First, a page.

A federal report shows annual U.S. energy consumption from renewable sources ahead of coal for the first time since before 1885.
Nearly as significant is what’s expected to come next year.
Rob Godby, a University of Wyoming energy industry economist, said the devil is in the details of the U.S. Energy Information Administration report released Thursday that says Americans consumed more energy from renewable sources combined than coal in 2019.
The report includes all types of consumption, like the ethanol biofuel additive in gasoline and green technologies used in batteries, he said. Consumption from coal energy, on the other hand, is strictly from electricity generation.
“The report is really kind of a strange one,” Godby said. “Nobody has coal-fired cars or things like that that, so the way this report came out is sort of a curiosity and it’s interesting.
“But when people realize it includes the ethanol that’s in every gallon of gasoline and the renewable energy that’s all around us, it’s not just solar panels and our wind farms.”
The more telling report could come next year, Godby said. That’s when the EIA is predicting that the United States will produce more electricity through renewables than through coal.
Natural gas passed coal as the dominant source of fuel for power plans in 2015, and now the mineral is close to dropping to No. 3 on the list of the fuels for electricity generation.
Coal’s market share has been shrinking for some time, which makes this week’s report and the EIA’s projections for next year nothing new, Godby said.
“Coal has not been No. 1 for quite awhile now,” he said. “Gas surpassed coal awhile ago, and no nuclear and renewables are close.”
Although not an apples-to-apples comparison, this week’s report about energy consumption from renewable sources is still noteworthy, he said.
“These are basically first-time happenings,” Godby said. “It was only a few years ago that natural gas surpassed coal, now it’s renewables.”
He also said that renewables passing coal for producing electricity this year is being pushed by the coronavirus pandemic.
“For the first time ever, that is now expected to happen this year, and a lot of that is due to COVID-19 and the reduced power associated there.”
Compared to 2018, last year’s consumption of coal in the U.S. was down nearly 15%, the EIA reports. At the same time, total consumption from renewable sources grew by 1%.
Last year, coal accounted for 11.3 quadrillion British thermal units of power consumption (quads) while renewables combined for 11.5 quads, according to the report. Renewables include solar, wind, geothermal, biofuels, waste, wood and hydro.
“Historically, wood was the main source of U.S. energy until the mid-1800s and was the only commercial-scale renewable source of energy in the United States until the first hydropower plants began producing electricity in the 1880s,” the report says. “Coal was used in the 1800s as a fuel for steam-powered boats and trains and making steel, and it was later used to generate electricity in the 1880s.”
The market still rules
While the pandemic and social climate against fossil fuels continues to pressure thermal coal, its main obstacle continues to be cheap natural gas, Godby said.
As plants burn gas instead of coal, long with decreased production during the pandemic, the outlook for the rest of 2020 continues to be bleak for Powder River Basin coal, he said.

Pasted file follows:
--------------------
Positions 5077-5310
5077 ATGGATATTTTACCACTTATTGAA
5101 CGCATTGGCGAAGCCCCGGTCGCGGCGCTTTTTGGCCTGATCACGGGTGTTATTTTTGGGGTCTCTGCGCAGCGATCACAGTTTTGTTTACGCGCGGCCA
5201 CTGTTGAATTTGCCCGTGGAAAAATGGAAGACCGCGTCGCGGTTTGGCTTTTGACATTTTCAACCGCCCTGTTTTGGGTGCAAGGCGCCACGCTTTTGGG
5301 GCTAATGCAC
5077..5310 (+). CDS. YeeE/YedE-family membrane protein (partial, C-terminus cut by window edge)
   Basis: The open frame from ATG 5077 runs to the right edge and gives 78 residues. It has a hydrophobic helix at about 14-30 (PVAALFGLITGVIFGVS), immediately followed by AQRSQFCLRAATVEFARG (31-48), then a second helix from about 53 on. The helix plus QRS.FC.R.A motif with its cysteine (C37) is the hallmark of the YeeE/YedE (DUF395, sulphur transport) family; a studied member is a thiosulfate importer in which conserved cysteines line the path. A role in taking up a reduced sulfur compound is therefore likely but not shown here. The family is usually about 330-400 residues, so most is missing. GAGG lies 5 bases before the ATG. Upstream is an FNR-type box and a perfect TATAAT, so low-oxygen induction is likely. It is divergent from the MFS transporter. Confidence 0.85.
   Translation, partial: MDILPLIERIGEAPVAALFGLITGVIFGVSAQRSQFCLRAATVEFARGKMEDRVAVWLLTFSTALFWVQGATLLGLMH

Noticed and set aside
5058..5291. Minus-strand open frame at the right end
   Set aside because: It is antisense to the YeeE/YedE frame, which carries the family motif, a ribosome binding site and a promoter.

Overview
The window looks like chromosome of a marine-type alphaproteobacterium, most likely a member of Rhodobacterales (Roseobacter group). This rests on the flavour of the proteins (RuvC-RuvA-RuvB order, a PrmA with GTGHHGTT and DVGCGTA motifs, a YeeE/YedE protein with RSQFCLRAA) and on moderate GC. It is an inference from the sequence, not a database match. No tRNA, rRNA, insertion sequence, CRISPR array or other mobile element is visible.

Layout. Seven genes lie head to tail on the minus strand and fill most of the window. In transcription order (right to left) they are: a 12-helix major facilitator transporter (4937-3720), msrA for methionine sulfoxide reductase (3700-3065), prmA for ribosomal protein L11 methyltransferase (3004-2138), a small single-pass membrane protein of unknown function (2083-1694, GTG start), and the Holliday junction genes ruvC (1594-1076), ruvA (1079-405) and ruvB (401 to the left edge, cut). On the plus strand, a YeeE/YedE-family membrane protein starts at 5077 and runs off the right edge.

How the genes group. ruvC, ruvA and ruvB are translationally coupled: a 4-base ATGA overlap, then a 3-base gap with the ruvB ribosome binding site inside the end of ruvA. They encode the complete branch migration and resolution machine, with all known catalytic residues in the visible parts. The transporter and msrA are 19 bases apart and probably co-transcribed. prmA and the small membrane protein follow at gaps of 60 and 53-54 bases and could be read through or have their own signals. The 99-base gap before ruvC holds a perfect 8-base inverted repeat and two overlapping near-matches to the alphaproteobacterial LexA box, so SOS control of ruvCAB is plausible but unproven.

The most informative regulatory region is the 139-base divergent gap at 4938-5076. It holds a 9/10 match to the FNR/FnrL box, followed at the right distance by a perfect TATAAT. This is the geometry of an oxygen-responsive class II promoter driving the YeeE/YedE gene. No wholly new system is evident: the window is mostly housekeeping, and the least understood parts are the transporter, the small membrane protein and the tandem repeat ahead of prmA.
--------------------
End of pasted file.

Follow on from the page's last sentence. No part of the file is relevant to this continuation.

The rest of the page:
Last year’s decline was the sixth consecutive for coal as a fuel source to make electricity in the United States. Electricity generation from coal also dropped to its lowest level overall in 42 years.
“Natural gas consumption in the electric power sector has significantly increased in recent years and has displaced much of the electricity generation from retired coal plants,” the EIA report says.
Along with coal’s decline, the growth in U.S. renewable energy is “almost entirely attributable to the use of wind and solar in the power sector,” according to the report.
For the first time in 2019, wind also surpassed hydro and is the now the largest source of renewable electricity.
The Powder River Basin, which makes up much of Campbell County, produces about 40% of the thermal coal used in U.S. power generation, the EIA reports.
However, that statistic doesn’t tell a complete picture. That’s because while the PRB continues to be a significant source of the coal that’s consumed by power plants, overall there has been a big drop in coal consumption.
About a dozen years ago, the PRB accounted for 50% of all electricity produced in the nation. That has dropped to about 19%, according to the EIA.
The PRB produced 266.8 million tons of coal in 2019, about 9% less than the 293.5 million tons produced the year before. And it’s 40% less than the region’s high point in 2008 when 446.5 million tons of coal came out of the basin.
Projections for 2020 before the COVID-19 pandemic were for the basin’s production to be just over 200 million tons.
The coronavirus has had a significant impact on the energy sector with consumption down nearly 20% as people stay home and economies are shut down.
That’s only fueling an already poor outlook for thermal coal, said Benjamin Nelson, lead coal analyst for Moody’s Investors Services.
“Coal-fired power generation has fallen below renewable energy for the first time in more than 130 years — when wood was the primary source of energy in the United States,” he said in a statement reacting to the EIA report. “We expect ongoing secular decline in the demand for coal, accelerated by the economic fallout from the global outbreaks of COVID-19 will persist in the early 2020s.”